The ZIGGY STARDUST album was the one that sold the concept so that’s why it became the generational glam rock landmark. It’s the obvious fulcrum of Bowie’s glam period. Nowadays we think of HUNKY DORY as this masterpiece but when it was released in December 1971 nobody batted an eyelid and it didn’t even chart for another year. In fact it sold its most in late 1973, after ALADDIN SANE, so all praise for that record has been almost unanimously posthumous. For me, the most impressive aspect is that he recorded those three albums in an 18 month period. Just listen to those albums back-to-back and try and digest that. By any standards, especially album schedule standards today, that redefines mindboggling.
ONCE ZIGGY HAD ‘PASSED’, WAS IT ACTUALLY POSSIBLE FOR DAVID BOWIE TO BE AS CULTURALLY RELEVANT AGAIN?
If anything more so. It was only 1973 but for the rest of the decade he continued to define not only the sound of then but wrote a mandate for the sound of hence. Those records which, at the time, were termed in the vocabulary of their day as “glam” or “plastic soul” or “new wave” contained the basic shapes of what the vocabularies of future days would call new romantic, electronica, alternative and dance. Musically speaking, these days I think you hear far more echoes of 1970s Berlin Bowie or 1980s SCARY MONSTERS Bowie than you do early 1970s ZIGGY STARDUST Bowie. The influence of Ziggy is more in terms of aesthetics, fashion and art. Lady Gaga doesn’t sound like Ziggy but, aesthetically, she is the unrivalled goddaughter of Ziggy.
YOU’RE ALSO KNOWN FOR BEING THE AUTHOR OF THE SMITHS – SONGS THAT SAVED YOUR LIFE AND MOZIPEDIA, A PAIR OF HIGHLY ACCLAIMED BOOKS WHICH HAVE ADDED GREAT CONTEXT TO THE WORK OF MORRISSEY AND HIS FORMER BAND… HOW INFLUENCED BY BOWIE WAS MORRISSEY?
Bowie has his own entry in MOZIPEDIA and, forced to read it back now, I see I say in the opening paragraph: “No gene is more vital to the quintessence of Morrissey than the Jean Genie himself.” I stand by that. Morrissey was one of many disciples of Ziggy who (when still a teenager) saw him live – as did Madonna, and as did Ian Curtis. When you think of the influence those three alone would later have, there lies the epic sweep of the Ziggy character’s legacy. And the first time Morrissey was ever mentioned in the music press was in Sounds in November 1972 in a list of competition winners for the ZIGGY STARDUST album. They printed his name wrong. “Steve Morrisey”. So Morrissey is fatally influenced by David Bowie.
MORRISSEY AND BOWIE ACTUALLY HAVE SEVERAL ASSOCIATIONS – OTHER THAN THE ILL-FATED TOUR (MORRISSEY PULLED OUT OF A SUPPORT SLOT TO BOWIE IN 1995 AFTER ONLY A HANDFUL OF DATES OF THE OUTSIDE TOUR)… ON 1993′S BLACK TIE WHITE NOISE ALBUM BOWIE COVERED MORRISSEY’S I KNOW IT’S GONNA HAPPEN SOMEDAY (FROM YOUR ARSENAL)… WHICH IS QUITE AMUSING AS, ITSELF, THAT SONG STRONGLY REFERENCES BOWIE’S ROCK N ROLL SUICIDE… AND THEY ALSO DUETTED ON T-REX’S COSMIC DANCER AT A CONCERT IN 1991…
Yes. A shame that for whatever reason the master and his apprentice fell out. Nothing else to say about that…
DO YOU THINK MORRISSEY WAS AS SIGNIFICANT A CULTURAL FORCE IN THE 1980s AS BOWIE HAD BEEN IN THE 1970s?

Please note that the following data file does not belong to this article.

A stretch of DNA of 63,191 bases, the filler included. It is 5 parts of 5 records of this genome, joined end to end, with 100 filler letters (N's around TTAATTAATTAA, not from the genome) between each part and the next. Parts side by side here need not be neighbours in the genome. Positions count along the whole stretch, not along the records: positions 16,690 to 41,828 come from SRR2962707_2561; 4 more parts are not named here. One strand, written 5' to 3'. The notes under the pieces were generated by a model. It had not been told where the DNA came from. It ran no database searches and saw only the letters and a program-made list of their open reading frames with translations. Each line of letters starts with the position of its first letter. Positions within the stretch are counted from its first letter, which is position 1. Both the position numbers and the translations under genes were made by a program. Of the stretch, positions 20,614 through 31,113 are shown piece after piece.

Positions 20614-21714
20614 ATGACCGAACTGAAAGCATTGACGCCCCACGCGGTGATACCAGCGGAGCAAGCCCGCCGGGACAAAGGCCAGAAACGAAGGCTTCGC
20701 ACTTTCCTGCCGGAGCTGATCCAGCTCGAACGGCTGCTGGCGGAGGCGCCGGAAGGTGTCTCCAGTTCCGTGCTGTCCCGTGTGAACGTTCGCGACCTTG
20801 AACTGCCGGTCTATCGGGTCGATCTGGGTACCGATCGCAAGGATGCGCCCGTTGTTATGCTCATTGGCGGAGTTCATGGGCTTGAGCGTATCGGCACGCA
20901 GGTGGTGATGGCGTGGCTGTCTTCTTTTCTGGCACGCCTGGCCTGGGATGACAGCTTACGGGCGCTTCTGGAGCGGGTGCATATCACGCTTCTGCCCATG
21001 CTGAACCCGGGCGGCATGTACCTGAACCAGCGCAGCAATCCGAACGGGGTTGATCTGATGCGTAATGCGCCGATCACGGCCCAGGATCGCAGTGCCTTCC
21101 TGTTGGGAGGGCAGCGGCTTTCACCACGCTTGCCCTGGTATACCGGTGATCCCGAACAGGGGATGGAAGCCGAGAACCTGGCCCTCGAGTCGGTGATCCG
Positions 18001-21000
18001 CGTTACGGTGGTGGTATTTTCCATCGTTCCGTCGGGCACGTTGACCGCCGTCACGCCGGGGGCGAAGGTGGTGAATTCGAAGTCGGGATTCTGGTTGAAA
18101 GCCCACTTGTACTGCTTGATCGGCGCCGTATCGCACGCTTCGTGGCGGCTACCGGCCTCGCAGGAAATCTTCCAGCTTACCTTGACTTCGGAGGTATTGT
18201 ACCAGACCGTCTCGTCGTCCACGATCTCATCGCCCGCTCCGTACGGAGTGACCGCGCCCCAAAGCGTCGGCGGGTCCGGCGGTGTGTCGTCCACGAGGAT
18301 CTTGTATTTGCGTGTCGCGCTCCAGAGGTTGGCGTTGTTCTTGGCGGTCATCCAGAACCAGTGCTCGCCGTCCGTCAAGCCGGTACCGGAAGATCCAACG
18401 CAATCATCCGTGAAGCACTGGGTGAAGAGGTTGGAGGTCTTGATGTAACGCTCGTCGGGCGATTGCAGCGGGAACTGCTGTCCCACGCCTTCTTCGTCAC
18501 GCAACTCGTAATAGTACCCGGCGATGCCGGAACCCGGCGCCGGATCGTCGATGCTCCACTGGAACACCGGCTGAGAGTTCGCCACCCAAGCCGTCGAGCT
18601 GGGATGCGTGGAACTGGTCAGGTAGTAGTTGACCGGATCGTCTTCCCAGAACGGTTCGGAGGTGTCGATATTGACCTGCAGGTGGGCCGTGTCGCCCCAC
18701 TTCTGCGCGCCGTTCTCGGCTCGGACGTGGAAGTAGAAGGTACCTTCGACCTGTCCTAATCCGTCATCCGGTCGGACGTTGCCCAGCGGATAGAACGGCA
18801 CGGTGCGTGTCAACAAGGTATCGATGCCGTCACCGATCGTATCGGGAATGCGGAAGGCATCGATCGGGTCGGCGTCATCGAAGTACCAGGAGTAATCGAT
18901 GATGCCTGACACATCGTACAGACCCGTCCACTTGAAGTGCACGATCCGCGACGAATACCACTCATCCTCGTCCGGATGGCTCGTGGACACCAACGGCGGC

It feels a bit of an unfair comparison between a global RCA megastar and the singer with a Rough Trade band. Both were respectively significant cultural forces but what Bowie did in the 1970s was unique, the scale of the musical innovation in tandem with international superstardom. If you had to pick an iconic equivalent in the 1980s on the same scale it’d have to be a two horse race between Michael Jackson, the pop alien, and Madonna, the sexual liberator. So while I’d definitely say that Morrissey was the greatest British pop singer to emerge since Bowie, if you really had to plot their vibrations on the seismograph of pop influence you’d see a massive difference. But comparing anyone to Bowie on those terms feels unfair, as it would The Beatles.
WHAT DO YOU THINK OF BOWIE’S POST-ZIGGY STARDUST WORK? DO YOU HAVE PARTICULAR FAVOURITE MOMENTS?
My favourite post-ZIGGY STARDUST albums are probably LODGER, STATION TO STATION and DIAMOND DOGS – which might even be my favourite. It’s an album I never jump around but play reverentially in one sitting. Other than those, I also really love Philip Glass’ LOW and “HEROES” symphonies. The Glass version of SOME ARE is one of my favourite pieces of music, ever. It’s great on headphones in midtown New York at rush hour, dodging traffic and looking up at the buildings, the stale taste of bourbon in the mouth, pretending you’re in some sinister Fritz Lang thriller.
NOT JUST IN TERMS OF THE MUSIC, BUT WHAT ARE YOUR THOUGHTS ON THE NEXT DAY – THE ‘RETIREMENT’, THEN THE SURPRISE ANNOUNCEMENT ..?
I thought the way he came back, everything from the sleeve to the video to the song itself (WHERE ARE WE NOW?), showed Herculean self-confidence. It’s the comfort and awe in knowing Bowie knows exactly what he’s doing. A genius feat of self-marketing and a historic return. Because of our ‘Tweet Now Think Later’ culture I’ve deliberately avoided reading full reviews of THE NEXT DAY and being caught up in the frantic keypad derby to declare it genius or trash. I’m being characteristically old-fashioned by living with the album for weeks, maybe months, exploring its every crevice over time and calmly reaching my own conclusion as to where it ranks on my personal Bowie scale. I suppose I’m trying to relive that special relationship which we had as teenagers between fan and artist which is rarely encouraged these days but which an artist of his calibre and an album of that intensity deserves. But, yes, I have it and I’m playing it a lot right now. So far, so good…
WHAT’S NEXT FOR YOU, SIMON?
Whatever I do next it will be an entirely different subject again. I already have several ideas. Some might work, some might not… Time – perhaps not in Quaaludes, but very possibly red wine – will tell…
ZIGGYOLOGY by SIMON GODDARD will be published on 28th March by EBURY PRESS, RRP £20 /// To win a copy, kindly donated by the publisher, please submit your name to the usual Mouth Magazine e-mail address.
Ziggy Stardust photo session by Brian Ward (Heddon Street, London W1, 13th January 1972).